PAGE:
Verdict: With English as his second language, author Laszlo Hopp suffers the same handicap as Joseph Conrad, but rises to the occasion with this dramatic examination of the Hungarian Army in the twilight of the Communist era.
Tibor Dalos, a young physician living in Budapest in 1978, is conscripted into the army. But instead of being assigned to the military engineering unit near his home, he is chagrined to be sent to a first-response battalion in Kisliget, located in western Hungary. There, he finds himself at a remote garrison on constant guard against NATO forces. But he quickly understands that the real enemy is the tyranny of petty minds. His superior, Dr. Ferenc Vida, a self-described “applied misanthropist,” is too busy looking after his private practice patients in town to care for his own men. And the commander of the base, Colonel Irmai, is frustratingly always thinking the worst of Timor and the best of the devious Dr. Vida.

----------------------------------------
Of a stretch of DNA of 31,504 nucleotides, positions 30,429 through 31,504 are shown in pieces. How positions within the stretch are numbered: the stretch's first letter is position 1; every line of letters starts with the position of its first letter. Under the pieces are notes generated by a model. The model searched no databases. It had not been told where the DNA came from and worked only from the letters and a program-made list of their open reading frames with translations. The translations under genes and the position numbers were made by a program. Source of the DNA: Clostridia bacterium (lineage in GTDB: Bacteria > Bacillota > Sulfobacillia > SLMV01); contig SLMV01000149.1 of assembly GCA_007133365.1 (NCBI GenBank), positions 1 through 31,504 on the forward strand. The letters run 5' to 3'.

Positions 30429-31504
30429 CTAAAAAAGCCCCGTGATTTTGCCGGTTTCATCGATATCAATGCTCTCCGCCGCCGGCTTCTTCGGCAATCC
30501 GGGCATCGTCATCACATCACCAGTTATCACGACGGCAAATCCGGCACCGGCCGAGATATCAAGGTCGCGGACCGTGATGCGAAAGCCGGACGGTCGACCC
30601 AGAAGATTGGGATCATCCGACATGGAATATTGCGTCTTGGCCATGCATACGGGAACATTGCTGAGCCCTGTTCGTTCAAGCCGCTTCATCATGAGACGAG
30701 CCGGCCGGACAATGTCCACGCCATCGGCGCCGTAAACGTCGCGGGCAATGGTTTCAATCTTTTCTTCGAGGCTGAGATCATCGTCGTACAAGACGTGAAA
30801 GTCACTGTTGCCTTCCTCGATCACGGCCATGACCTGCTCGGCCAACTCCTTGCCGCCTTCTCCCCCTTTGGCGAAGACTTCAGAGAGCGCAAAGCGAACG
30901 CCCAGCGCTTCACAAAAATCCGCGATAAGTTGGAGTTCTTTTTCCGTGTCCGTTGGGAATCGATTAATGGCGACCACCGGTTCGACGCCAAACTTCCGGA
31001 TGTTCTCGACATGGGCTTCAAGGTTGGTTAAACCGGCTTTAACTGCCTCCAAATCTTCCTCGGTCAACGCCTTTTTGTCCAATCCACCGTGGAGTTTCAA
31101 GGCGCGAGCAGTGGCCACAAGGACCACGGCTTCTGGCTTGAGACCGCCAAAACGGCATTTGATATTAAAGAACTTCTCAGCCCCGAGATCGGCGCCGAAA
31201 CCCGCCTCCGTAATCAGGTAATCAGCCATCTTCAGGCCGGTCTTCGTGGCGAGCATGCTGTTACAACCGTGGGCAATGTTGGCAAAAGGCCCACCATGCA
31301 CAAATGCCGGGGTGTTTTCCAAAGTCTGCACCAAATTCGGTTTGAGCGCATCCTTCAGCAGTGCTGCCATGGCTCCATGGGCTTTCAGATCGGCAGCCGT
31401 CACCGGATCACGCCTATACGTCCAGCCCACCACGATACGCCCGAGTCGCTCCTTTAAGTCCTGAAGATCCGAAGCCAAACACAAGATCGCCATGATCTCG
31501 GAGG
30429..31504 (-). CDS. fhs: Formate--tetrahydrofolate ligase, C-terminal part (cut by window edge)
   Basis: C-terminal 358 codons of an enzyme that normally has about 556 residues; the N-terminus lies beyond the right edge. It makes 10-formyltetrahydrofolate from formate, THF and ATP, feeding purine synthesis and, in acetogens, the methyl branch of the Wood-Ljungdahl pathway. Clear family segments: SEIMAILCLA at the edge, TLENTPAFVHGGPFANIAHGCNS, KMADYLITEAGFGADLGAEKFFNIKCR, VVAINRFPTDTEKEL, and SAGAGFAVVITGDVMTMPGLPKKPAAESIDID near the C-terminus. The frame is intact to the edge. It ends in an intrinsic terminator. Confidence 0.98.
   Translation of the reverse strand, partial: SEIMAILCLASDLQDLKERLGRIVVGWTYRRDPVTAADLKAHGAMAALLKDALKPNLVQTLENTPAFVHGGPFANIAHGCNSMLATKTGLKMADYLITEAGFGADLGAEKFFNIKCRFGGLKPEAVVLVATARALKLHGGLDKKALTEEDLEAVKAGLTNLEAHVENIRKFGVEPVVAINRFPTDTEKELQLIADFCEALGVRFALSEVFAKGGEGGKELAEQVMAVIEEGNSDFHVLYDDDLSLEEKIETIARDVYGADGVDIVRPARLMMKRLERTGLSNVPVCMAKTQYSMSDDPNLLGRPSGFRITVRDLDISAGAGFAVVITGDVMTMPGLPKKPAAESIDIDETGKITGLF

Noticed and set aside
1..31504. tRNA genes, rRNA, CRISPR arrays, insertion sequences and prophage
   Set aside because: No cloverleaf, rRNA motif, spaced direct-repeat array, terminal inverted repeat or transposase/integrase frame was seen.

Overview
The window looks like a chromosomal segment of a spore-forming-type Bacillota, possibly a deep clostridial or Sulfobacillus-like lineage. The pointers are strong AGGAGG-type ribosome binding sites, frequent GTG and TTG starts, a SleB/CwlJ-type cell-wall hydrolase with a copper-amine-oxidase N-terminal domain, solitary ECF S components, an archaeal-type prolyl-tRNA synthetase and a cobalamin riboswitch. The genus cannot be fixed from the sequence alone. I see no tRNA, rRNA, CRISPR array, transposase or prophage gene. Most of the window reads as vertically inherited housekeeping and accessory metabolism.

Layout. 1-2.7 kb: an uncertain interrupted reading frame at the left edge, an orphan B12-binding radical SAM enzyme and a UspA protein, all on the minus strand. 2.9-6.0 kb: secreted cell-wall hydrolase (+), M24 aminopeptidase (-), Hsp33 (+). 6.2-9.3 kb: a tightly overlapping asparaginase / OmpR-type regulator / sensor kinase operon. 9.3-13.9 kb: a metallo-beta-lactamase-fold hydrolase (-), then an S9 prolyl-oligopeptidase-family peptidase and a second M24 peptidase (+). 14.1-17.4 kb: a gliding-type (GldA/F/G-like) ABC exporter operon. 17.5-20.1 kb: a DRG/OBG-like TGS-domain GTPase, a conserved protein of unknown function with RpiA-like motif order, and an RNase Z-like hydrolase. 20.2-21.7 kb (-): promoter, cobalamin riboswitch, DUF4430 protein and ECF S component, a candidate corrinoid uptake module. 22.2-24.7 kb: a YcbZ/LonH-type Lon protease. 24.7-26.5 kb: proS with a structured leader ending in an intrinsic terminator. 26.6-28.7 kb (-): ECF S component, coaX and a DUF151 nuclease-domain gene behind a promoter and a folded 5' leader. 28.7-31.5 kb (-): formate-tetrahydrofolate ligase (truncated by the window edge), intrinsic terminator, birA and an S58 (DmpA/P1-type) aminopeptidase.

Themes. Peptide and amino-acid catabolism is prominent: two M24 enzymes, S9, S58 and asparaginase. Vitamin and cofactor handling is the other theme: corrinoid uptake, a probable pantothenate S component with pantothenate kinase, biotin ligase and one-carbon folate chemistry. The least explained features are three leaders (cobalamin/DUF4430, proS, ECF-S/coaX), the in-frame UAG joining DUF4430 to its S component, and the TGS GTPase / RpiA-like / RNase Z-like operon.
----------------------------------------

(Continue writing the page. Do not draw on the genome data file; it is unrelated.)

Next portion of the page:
One of Tibor’s first patients is a sad sack soldier who attempted suicide after being beaten up for fear that he might be gay. Tibor is sickened to see how cruel army life can sometimes be. But he finds comfort in his warm friendship with an orderly, Peter Lantos. And in the town, he attracts the attention of two different women, Kati and Zsuzsa. How will Tibor choose between them? In the end, circumstances pile up against Tibor, forcing him to make a fateful decision about his future.
With English as his second language, author Laszlo Hopp suffers the same handicap as Joseph Conrad, but rises to the occasion with this dramatic examination of the Hungarian Army in the twilight of the Communist era. The author gives us strong characters and a vividly evoked sense of place. And although he ultimately could have pushed the conflict between Tibor and Dr. Vida a little further, in the end he has produced a novel that that can stand alongside James Jones’ From Here to Eternity and James Kennaway’s Tunes of Glory as a worthy addition to the literature of peacetime barracks life.
Reviewed by Kenneth Salikof for IndieReader
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